The case of the day is Sobek Therapeutics, LLC v. SVADS Holdings SA (M.D. Fla. 2014). The dispute revolved around rights to the NUPRIN mark. NUPRIN had previously been a brand name for ibuprofin, an over-the-counter pain medicine. Sobek sued SVADS seeking a declaratory judgment of noninfringement of the mark. SVADS, a Swiss firm, moved to dismiss for insufficient service of process.
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The case of the day is Carney v. Beracha (D. Conn. 2014). Carney was the court-appointed receiver for Highview Point Partners, LLC. The court had appointed him as receiver in connection with an enforcement action by the Securities and Exchange Commission against Francisco Illarramendi for alleged violation of the federal securities laws. Carney, once appointed, filed actions against Moris Beracha and Bradleyville, Ltd., among others, to recover property for the purpose of distributing it to the victims of the fraud Illarramendi is alleged to have committed.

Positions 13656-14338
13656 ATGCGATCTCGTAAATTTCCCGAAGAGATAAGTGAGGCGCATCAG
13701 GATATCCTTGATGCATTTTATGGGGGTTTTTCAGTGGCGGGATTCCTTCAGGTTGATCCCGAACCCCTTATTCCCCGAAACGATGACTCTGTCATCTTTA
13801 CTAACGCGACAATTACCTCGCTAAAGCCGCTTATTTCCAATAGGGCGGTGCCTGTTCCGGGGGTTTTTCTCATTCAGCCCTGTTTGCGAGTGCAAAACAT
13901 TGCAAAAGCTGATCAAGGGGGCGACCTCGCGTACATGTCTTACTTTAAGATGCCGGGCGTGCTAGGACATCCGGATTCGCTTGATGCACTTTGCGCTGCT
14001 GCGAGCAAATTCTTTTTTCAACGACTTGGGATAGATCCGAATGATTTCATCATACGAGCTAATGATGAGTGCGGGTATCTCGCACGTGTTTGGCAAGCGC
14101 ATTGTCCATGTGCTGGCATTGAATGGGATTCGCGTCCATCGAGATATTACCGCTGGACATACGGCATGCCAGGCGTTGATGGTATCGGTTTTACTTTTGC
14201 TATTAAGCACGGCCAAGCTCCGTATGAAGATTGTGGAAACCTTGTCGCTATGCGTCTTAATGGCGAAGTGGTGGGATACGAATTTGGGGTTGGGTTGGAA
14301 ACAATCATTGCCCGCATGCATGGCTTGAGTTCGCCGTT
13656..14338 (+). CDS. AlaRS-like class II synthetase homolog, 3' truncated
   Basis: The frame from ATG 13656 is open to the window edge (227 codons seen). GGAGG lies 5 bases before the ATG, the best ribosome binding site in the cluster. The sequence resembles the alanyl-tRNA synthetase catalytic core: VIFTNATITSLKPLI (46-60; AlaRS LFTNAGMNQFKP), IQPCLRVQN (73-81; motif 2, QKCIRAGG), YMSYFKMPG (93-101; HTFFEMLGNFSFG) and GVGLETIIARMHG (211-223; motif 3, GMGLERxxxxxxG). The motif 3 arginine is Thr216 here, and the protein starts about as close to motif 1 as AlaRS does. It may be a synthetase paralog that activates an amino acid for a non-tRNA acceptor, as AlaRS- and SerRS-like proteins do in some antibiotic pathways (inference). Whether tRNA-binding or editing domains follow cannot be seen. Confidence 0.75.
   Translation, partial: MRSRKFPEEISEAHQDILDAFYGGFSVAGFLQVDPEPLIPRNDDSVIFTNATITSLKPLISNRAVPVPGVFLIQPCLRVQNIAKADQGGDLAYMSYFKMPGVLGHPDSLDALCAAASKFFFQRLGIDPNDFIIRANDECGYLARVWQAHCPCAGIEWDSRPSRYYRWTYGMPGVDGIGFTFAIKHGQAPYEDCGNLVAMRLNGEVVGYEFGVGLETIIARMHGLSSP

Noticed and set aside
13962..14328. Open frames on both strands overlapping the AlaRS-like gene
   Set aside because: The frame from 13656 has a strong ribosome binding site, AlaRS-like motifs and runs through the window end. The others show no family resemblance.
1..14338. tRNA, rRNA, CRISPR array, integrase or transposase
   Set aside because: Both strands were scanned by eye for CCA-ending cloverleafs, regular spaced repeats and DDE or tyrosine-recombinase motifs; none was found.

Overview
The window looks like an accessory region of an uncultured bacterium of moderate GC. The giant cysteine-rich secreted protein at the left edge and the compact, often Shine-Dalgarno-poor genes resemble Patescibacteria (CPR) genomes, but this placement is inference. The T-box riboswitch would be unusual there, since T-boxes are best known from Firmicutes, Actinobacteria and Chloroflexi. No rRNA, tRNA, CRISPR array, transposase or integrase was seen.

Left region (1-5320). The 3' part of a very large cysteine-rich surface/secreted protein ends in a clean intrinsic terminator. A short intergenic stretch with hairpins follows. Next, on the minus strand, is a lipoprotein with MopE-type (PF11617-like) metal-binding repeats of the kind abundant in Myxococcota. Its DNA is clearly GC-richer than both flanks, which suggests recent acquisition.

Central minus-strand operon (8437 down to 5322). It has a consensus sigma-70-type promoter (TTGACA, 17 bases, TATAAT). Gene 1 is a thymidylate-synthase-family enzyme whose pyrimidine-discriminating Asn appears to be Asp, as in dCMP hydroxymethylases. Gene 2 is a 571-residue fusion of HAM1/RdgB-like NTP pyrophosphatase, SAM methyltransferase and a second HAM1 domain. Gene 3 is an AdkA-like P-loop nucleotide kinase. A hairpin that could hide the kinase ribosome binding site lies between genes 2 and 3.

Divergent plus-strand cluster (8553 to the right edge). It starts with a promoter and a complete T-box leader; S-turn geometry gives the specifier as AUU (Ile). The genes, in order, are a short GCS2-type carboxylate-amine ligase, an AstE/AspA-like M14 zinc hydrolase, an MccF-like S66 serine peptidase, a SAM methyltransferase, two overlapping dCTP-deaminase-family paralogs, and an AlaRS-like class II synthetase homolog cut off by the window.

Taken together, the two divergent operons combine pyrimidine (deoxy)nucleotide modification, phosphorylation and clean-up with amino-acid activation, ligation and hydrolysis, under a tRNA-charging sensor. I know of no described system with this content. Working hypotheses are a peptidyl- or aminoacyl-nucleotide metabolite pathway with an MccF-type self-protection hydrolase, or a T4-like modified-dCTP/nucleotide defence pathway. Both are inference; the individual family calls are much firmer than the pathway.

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The case of the day is Surefire, LLC v. Casual Home Worldwide, Inc. (S.D. Cal. 2012). Surefire sued Fenixlight Ltd., a Chinese company, for patent infringement. It served the summons and complaint on Ming Chiang in Nevada and asserted that he was an agent authorized to accept service on behalf of Fenixlight. Although Surefire argued that Chiang had told the process server that he was authorized to accept service, Surefire offered no testimony to that effect, while Fenixlight offered affidavits to prove that Chiang was not authorized; in any case, a supposed agent’s statement that he has authority to accept service on behalf of a corporation is not dispositive under ordinary principles of agency law, which require a manifestation of authority from the principal, not the agent. The judge correctly quashed the service of process.